On April 30, a charity basketball 3 on 3 tournament was held in Shapiro Gymnasium of the Gosman Sports Center. The tournament raised funds for the Doc Wayne Foundation, a local organization promoting mental health awareness through participation in sports. 17 teams of Brandeis students were divided into coed varsity, mens, and womens divisions to compete and play for the cause. 

The Doc Wayne Foundation is a non-profit organization that aims to reimagine therapy through the lens of sports. With its innovative approach of sport-infused therapy, the organization has helped improve mental health of the students in the greater Boston area since 2002 and has been awarded grants in recent years from the NBC network in support of their contribution. The Doc Wayne Foundation works with the Brandeis Rotaract Club and varsity basketball player Collin Sawyer ’M 22, who is also the president of the Rotaract Club. In his address at the event, Sawyer emphasized the importance of mental health awareness and shared his own experience as a six-year student athlete. 

Mental health includes our emotional, psychological, and social well-being, and affects our everyday life. While there have been improvements in the public discourse of mental health in recent decades, a lot can still be done in the future. According to the Centers for Disease Control and Prevention, during the pandemic, about three out of four Americans between the ages of 18 and 24 have reported poor mental health. In addition, data shows that student athletes are 2% more likely to experience severe mental illness than their non-athlete counterparts due to a variety of reasons.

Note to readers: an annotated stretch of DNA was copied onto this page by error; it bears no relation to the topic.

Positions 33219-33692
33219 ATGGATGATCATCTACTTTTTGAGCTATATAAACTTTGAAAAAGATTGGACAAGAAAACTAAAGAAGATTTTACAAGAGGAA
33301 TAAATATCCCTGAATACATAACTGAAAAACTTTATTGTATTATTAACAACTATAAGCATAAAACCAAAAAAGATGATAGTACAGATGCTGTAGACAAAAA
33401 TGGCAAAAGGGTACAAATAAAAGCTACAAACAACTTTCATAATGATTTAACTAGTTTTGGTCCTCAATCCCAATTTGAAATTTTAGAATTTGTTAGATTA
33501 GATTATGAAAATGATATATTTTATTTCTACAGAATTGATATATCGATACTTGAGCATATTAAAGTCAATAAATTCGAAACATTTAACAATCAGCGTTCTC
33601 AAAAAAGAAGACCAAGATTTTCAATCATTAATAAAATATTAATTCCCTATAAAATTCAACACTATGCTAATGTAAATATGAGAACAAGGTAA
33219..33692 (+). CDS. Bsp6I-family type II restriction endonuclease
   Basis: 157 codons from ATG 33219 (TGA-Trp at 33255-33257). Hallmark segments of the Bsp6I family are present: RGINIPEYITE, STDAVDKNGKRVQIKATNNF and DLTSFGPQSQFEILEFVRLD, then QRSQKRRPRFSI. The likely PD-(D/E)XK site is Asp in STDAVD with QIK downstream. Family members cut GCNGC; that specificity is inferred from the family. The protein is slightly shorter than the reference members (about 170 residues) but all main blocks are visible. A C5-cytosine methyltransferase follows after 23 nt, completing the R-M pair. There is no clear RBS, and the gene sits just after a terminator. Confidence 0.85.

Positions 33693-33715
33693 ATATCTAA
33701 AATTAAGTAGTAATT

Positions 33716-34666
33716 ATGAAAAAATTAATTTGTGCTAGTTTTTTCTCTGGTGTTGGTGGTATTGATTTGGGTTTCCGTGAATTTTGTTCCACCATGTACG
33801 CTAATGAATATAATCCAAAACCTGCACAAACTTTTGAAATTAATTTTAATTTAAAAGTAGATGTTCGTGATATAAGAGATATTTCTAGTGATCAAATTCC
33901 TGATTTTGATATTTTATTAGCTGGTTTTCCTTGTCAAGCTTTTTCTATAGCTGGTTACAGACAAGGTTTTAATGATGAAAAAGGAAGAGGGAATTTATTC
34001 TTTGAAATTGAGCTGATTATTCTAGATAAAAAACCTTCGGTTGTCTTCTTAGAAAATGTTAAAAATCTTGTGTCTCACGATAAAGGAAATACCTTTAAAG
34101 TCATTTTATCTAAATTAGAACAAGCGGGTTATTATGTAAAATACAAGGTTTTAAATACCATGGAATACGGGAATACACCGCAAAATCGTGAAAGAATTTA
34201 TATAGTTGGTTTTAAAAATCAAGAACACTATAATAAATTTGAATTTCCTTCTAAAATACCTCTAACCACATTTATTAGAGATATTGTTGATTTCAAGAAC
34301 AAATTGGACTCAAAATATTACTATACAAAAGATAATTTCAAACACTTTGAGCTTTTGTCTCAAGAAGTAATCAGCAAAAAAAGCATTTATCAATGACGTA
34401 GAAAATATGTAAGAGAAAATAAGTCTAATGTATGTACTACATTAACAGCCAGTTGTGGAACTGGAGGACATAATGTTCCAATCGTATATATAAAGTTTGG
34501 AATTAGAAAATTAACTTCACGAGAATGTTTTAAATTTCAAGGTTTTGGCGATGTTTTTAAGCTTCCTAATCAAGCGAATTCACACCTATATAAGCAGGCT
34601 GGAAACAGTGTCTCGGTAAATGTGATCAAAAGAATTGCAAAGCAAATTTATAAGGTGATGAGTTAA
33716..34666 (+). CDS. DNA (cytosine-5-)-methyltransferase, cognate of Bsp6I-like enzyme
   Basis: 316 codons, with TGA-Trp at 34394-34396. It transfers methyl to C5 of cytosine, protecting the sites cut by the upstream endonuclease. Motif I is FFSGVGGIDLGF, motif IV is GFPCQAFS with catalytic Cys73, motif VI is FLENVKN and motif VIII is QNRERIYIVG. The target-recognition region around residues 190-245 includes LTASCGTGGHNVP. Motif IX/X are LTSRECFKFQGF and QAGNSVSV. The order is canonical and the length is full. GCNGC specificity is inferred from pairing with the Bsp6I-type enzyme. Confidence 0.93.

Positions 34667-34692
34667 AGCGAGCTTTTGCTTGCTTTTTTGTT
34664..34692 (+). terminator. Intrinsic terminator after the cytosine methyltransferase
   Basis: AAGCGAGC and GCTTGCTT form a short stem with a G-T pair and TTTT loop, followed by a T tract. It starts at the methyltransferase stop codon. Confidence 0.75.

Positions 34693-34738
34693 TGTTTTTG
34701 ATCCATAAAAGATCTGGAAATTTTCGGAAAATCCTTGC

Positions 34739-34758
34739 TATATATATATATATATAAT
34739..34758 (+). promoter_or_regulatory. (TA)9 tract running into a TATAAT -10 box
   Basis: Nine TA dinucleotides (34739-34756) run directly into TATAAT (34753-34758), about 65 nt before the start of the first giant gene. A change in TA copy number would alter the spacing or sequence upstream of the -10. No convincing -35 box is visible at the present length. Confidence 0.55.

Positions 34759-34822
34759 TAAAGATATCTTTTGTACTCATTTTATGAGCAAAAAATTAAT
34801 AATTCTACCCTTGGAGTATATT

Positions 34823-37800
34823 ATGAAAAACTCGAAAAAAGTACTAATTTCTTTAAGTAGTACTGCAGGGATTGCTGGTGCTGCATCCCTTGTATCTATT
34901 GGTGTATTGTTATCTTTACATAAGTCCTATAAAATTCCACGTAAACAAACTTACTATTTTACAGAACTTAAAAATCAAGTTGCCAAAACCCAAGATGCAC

In the field of competitive sports, there remains a stigma about mental health being a sign of weakness. Student athletes spend their college life with athletic competition being central to their experiences. They have to balance classes, practices, conditionings, games, and socializing on a day-to-day basis. On top of that, injuries, wins and losses, homesickness, and their individual performances pose challenges to their mental health as well. As student athletes are expected to be “mentally tough,” the mental health struggles they face are often overlooked and masked under their outward “success.” 

As we enter Mental Health Awareness month, we are and should all be encouraged to speak up about mental health and share our struggles when comfortable. Mental health is an inherent aspect of all of our lives. It is a priority to be aware and take care of the mental well-being of every individual, including ourselves.